Eastbound lane closures are to be in place through Friday for this phase of the project.
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"Traffic movements in superstreet intersections prohibit side-street (minor cross street) traffic to turn left or go straight through the mainline intersection," according to the Ohio Department of Transportation (ODOT)." Instead, motorists will turn right and do a legal U-turn at a nearby one-way, signalized median crossover."
Beavercreek contributed $250,000 to this project, while also funding the realignment and extension of Shakertown Road to Factory and Alpha Bellbrook roads. This $4 million project, expected to serve as an alternative during the superstreet construction, is to be completed this summer.
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Beavercreek Township also contributed $250,000 for the superstreet. Greene County Commissioners put in $1 million, the Miami Valley Regional Planning Commission $3 million, ODOT just under $10.5 million.
The superstreet design can be built more quickly and at a lower cost than a full highway interchange, particularly through an area, like this one, where commercial development would otherwise have to have been relocated, officials said.
In addition to reducing traffic through this stretch - typically traveled by about 44,000 vehicles a day - the improvements, including widening and work on the Factory Road bridge, are expected to improve safety by reducing from 32 to 14 the number of potential crash points.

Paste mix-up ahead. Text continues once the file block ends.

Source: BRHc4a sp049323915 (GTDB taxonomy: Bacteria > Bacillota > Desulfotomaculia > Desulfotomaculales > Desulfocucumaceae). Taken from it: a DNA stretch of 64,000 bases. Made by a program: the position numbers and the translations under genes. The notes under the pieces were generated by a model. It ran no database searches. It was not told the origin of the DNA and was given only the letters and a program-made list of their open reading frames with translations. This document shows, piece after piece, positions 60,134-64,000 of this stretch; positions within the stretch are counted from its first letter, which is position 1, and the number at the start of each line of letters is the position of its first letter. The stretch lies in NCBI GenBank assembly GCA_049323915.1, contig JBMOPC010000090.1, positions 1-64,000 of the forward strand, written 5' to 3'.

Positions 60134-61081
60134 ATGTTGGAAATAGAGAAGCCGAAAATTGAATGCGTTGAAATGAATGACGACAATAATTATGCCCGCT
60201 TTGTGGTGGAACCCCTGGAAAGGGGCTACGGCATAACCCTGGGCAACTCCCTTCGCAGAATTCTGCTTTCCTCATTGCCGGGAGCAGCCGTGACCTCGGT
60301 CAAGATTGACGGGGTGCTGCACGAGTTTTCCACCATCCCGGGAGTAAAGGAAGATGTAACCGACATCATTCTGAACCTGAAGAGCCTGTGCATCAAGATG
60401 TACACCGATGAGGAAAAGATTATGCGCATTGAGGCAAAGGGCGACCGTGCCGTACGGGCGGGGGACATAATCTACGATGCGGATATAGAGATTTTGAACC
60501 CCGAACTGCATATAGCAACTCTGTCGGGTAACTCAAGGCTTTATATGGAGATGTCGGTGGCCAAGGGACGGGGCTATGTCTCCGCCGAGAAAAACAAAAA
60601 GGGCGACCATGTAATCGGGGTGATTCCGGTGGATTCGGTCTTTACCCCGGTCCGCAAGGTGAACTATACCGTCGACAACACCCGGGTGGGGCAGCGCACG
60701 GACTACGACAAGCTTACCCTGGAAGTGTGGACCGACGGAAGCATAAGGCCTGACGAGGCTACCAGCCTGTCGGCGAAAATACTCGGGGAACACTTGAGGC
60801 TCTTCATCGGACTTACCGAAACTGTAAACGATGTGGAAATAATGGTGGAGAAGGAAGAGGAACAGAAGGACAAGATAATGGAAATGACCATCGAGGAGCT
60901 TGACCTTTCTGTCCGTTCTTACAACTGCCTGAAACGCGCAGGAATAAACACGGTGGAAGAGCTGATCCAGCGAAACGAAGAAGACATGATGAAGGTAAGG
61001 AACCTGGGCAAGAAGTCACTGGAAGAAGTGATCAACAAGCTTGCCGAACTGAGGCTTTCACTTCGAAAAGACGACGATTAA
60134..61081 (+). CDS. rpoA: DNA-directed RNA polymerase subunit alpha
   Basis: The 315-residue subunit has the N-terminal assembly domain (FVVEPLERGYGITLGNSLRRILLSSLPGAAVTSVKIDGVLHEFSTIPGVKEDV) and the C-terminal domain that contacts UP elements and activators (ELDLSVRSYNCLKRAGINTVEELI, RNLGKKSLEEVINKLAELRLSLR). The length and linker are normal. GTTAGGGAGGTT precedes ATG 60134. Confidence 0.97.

U.S. Route 35 superstreets
Traffic signals at Factory and Orchard will be removed.
While hesitant to question the “gift horse,” Stone said the work might better have started east of here at the Trebein Road intersection, where land for a full interchange was available and the need for road improvements more urgent.
Thousands of new homes are anticipated in Beavercreek Twp., with resulting pressure on the school district.
Stone, who also served as a Beavercreek Twp. trustee in about two decades in local office, predicted the new road design will give drivers pause.
“It will take the locals a little time to get used to it,” he said. “People will still stop, look and go.”
ODOT expects the improvements to ease traffic and improve safety.
“People wanted something done,” ODOT Public Information Officer Kathleen Fuller said. “This is something we can get done more quickly.”
ODOT settled on this project four years ago. Work is to be completed in Spring 2022.
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